Chao Ga recipe (Vietnamese Chicken Rice Porridge / Congee)

Cháo Gà recipe – There is nothing that heals your body as well as the mind and soul as much as a warm bowl of chicken soup , even when you’re not under the weather. Vietnamese Chao Ga is another tasty version of chicken soup and rice that can provide a large number of people with and provide a tasty meal at the cost of a small amount.

This was a meal I used to eat all the time when I was growing up in my home as well as in Chinese restaurants. Also, on my recent trip to Vietnam prior to the time when the world went into a state of shutdown in the year 2000, we enjoyed Vietnamese rice porridge for each breakfast in the hotel.

Strangely enough, it was the most reliable and safest offer at hotels, offering a wide variety of extras, which varied based upon the location of the hotel. There are a variety of ways to spice up the chicken rice porridge but at the root of it all is chicken, rice, onions and ginger. It’s also very simple and tastes better cooked at home, I think so :). Let’s see!

Traditions of Vietnamese rice porridge

Around the time of the winter holidays is when my large paternal side family comes together to be thankful. This means presents, little kids running around, being pestered by people about whether they are overweight or too thin and, of course there will be food.

My parents’ generation all came from Vietnam which means that my cousins are all the first generation born here. Although typically, the parents have cooked the entire Thanksgiving and Christmas dinners We’ve made it American manner, using the stuffing and cranberry sauce honey-glazed ham and of course a huge turkey.

The turkey is always said to be three times as large that we don’t end up eating it all on one day. But that’s fine! This leftover turkey is the basis for our annual ritual of breakfast following Christmas Chao Ga.

The turkey, chicken, and the broth

turkey and hambones, as well as Kitty looking on to the left

The leftover turkey is a great way to make porridge. Cut off and take out the majority of the meat right now when it’s not boiling hot, and you’ll be able to clearly see what’s in it. When the bird is simmered, it becomes very hot and soft, making it difficult to separate the meat from the numerous bones inside is more difficult.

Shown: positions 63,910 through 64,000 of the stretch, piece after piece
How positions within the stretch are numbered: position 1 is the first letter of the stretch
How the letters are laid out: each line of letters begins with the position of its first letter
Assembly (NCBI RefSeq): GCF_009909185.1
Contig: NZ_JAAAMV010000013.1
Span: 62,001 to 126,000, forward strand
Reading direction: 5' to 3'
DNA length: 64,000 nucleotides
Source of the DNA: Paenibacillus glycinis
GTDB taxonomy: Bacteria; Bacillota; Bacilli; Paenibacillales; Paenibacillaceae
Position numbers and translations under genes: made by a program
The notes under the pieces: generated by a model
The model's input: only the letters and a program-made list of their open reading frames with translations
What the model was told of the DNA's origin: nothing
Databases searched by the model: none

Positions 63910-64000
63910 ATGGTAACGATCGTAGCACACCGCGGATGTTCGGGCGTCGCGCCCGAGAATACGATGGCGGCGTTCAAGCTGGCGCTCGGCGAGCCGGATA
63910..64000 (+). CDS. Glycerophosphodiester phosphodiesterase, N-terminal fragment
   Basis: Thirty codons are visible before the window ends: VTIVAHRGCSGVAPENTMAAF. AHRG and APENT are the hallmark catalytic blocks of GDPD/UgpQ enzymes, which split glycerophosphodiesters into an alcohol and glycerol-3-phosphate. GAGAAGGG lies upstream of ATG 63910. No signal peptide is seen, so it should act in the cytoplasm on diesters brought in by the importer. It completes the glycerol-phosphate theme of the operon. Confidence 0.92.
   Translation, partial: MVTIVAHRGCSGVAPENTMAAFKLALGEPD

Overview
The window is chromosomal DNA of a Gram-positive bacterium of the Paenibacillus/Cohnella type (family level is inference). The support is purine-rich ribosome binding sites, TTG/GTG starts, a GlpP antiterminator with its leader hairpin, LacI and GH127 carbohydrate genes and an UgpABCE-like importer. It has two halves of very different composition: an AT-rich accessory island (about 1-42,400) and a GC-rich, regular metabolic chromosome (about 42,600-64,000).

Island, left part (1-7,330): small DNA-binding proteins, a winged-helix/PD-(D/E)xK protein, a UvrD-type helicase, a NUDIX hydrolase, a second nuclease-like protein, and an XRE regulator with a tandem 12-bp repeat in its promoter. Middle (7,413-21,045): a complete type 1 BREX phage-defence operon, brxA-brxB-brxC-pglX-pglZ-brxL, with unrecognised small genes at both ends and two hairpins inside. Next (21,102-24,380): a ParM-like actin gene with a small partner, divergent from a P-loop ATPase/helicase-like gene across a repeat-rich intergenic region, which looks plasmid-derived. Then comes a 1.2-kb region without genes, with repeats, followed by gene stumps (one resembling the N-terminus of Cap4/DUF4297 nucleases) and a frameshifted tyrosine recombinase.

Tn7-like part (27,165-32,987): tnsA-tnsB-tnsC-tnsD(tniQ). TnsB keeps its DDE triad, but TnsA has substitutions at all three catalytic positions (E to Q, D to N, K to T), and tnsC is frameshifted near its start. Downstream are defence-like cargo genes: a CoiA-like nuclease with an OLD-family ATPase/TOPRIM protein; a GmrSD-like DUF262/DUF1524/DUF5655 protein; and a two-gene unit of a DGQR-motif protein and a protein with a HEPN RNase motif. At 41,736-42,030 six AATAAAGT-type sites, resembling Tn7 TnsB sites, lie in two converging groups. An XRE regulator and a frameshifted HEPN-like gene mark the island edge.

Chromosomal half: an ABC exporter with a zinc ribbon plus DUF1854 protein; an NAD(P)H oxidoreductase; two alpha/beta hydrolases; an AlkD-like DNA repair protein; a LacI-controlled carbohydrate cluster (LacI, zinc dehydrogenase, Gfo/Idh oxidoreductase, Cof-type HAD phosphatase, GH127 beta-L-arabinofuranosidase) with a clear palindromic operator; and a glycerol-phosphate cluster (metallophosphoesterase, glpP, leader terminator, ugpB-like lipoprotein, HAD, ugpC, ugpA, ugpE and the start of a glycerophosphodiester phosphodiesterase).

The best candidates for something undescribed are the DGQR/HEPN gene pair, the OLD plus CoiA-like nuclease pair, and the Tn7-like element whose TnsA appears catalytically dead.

Freshly cut and cooked turkey or chicken – in the event that you don’t have a left-over bird obviously, this is also possible. You can make use of a whole bird, or choose the parts you prefer. I prefer skin-on and bone-in thighs, for darker meat as well as more flavor due to the fat. Bones will give an extra flavor to your broth.

Broth – If you have canned broth lying around then you can make use of it as a supplement to the chao and enhance the flavor, if that you don’t have enough meat. You can also make use of canned broth and won’t be left with any turkey or chicken that normally is served with this dish.

Different types of rice that you can make

Make use of white rice. My family typically consumes long-grain white rice in their meals, such as jasmine rice, which is the rice they use for their porridge. However, you can mix it with other varieties of rice, such as Basmati rice for a great soup , too.

Recent versions I’ve cooked with this method of replacing 50 percent of the long grain with 50percent short-grain rice. I typically only have short-grain rice because I like the fact that it’s much more sticky and that it holds more moisture than long-grain as sushi or ordinary rice dishes. Short-grain is able to release more starch in the porridge or chao, which means you get an even thicker soup with less distinct and soft grains.